Building a Model:Selecting a Grid Size

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Selection of an appropriate grid size is important in successful modeling of a watershed and has been discussed in Section 4.2 of this manual. Key to successful modeling of processes at the cell level is that the cell size be smaller than the size of the essential feature of the landscape involved in the model. For example, Ogden et al. (2000) used a 30m grid size to model the Fort Collins, Colorado, flash flood of July 28, 1997. This small grid size was used because the urbanized Spring Creek catchment in Fort Collins has a number of small-scale landscape features such as: roads, parking lots, buildings. Had finer scale DEM data been available at the time, an even smaller grid cell may have been employed. Conversely, Doe and Saghafian (1992) successfully modeled the Taylor Arroyo watershed near Trinidad Colorado with a 300m grid. While the climates are similar, the Taylor Arroyo watershed is essentially completely undeveloped. 300m grid cells are not large compared to soil texture and vegetation complexes in the watershed. It’s possible that even larger grid cells could be used. The grid size also has an effect on slopes, which may be important for overland sediment transport calculations as discussed by Sanchez (2002). It is important to note that the grid size must be chosen in view of the data available to support providing input data. The grid size should never be smaller than the DEM resolution.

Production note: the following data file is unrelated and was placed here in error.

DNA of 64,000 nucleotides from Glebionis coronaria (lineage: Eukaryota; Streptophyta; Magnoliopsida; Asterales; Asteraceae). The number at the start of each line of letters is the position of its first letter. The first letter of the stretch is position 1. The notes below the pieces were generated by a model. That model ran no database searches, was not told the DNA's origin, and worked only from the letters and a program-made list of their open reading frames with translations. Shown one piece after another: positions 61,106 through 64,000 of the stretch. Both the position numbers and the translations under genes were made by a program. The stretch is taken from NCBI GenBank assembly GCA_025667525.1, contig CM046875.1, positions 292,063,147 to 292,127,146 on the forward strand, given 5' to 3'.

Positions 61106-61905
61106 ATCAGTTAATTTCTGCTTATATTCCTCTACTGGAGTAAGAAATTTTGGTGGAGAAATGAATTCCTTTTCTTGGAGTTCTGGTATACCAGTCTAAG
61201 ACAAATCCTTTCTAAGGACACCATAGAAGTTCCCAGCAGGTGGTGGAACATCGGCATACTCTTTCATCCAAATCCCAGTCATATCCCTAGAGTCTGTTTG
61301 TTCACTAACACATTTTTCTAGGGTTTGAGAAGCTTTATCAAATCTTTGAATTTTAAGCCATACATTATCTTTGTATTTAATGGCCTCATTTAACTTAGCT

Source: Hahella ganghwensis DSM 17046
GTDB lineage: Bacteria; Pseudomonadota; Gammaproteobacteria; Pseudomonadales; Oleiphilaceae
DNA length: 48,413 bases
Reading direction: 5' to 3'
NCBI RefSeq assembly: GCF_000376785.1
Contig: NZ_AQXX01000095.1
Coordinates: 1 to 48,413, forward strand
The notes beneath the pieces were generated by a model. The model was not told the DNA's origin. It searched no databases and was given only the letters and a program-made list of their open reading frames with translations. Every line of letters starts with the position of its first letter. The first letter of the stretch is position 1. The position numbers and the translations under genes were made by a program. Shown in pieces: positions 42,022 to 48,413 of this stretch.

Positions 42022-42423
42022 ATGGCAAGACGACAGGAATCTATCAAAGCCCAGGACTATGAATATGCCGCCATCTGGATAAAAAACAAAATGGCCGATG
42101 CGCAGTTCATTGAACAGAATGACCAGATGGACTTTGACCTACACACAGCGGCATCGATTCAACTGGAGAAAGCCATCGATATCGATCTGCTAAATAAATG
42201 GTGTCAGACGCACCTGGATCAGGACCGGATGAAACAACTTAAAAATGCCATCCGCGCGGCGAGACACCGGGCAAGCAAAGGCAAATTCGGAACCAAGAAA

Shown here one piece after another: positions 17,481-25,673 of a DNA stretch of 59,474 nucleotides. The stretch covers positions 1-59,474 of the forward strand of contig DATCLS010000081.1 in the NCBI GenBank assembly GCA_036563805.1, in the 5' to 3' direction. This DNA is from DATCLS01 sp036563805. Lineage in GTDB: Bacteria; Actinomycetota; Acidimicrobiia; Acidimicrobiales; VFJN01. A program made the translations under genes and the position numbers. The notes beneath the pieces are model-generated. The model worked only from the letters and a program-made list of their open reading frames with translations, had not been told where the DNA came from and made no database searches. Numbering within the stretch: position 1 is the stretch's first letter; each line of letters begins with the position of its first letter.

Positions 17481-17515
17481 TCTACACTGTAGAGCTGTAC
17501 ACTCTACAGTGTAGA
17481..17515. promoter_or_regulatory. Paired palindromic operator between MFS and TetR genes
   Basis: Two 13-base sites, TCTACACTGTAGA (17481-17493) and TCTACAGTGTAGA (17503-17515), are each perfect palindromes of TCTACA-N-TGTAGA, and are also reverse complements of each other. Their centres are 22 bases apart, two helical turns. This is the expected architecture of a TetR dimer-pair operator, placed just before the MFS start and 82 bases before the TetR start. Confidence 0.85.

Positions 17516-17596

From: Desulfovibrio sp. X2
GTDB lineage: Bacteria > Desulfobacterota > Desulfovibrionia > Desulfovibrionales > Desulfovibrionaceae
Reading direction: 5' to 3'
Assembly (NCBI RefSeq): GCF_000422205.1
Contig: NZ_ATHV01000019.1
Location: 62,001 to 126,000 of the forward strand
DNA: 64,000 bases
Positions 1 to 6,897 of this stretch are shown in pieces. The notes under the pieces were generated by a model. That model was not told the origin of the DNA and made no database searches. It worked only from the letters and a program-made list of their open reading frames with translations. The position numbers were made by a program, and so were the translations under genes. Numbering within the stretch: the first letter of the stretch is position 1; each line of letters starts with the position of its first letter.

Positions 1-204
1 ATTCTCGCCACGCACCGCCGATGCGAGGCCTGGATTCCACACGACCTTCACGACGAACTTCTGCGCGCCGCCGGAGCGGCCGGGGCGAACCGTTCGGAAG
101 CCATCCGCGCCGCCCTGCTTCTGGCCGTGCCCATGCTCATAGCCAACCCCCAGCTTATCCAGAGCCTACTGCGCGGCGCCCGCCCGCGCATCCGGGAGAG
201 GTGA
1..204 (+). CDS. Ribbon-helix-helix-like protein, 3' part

GSSHA User's Manual

16 Building a Model
16.1     Delineating the Watershed
16.2     Selecting a Grid Size
16.3     Overland Flow Routing
16.4     Infiltration
16.5     Channel Routing
16.6     Single Event Calibration
16.7     Long-term Simulations
16.8     Saturated Groundwater Modeling
16.9     Calibration and Verification
16.10    Sediment Transport
16.11    Contaminant Transport